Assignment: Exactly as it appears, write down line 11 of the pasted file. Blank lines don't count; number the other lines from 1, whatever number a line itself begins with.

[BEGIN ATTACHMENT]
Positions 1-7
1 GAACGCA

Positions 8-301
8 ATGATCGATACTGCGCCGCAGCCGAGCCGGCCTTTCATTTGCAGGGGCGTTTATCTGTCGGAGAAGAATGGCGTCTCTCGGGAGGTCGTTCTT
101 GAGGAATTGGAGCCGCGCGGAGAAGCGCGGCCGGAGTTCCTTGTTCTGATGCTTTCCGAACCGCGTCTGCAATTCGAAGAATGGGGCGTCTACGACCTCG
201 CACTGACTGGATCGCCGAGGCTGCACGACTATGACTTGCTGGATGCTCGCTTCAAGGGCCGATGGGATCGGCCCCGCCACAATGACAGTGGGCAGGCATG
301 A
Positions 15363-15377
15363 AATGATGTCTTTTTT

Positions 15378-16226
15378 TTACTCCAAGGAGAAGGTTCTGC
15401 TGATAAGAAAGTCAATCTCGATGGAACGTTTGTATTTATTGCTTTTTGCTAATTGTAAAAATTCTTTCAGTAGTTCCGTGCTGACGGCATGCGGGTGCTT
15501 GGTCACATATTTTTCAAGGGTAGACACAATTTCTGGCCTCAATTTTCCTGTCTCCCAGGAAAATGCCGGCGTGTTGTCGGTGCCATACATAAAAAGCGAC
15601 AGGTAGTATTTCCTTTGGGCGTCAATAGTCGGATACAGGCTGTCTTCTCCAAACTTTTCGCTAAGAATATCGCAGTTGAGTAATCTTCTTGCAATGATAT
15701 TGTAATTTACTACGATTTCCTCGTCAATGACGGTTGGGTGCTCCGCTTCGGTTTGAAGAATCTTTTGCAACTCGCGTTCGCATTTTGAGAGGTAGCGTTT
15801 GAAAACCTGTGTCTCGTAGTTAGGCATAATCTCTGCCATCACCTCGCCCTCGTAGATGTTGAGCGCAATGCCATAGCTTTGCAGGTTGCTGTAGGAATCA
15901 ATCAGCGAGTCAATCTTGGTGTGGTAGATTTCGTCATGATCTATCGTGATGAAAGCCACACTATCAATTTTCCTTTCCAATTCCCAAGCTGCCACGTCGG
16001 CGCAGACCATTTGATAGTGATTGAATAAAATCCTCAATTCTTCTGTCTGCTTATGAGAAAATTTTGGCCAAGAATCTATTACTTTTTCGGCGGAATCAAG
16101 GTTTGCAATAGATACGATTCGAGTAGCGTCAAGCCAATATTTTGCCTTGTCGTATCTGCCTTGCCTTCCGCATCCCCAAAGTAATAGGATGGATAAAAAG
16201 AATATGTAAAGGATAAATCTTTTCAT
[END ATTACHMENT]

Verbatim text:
15378 TTACTCCAAGGAGAAGGTTCTGC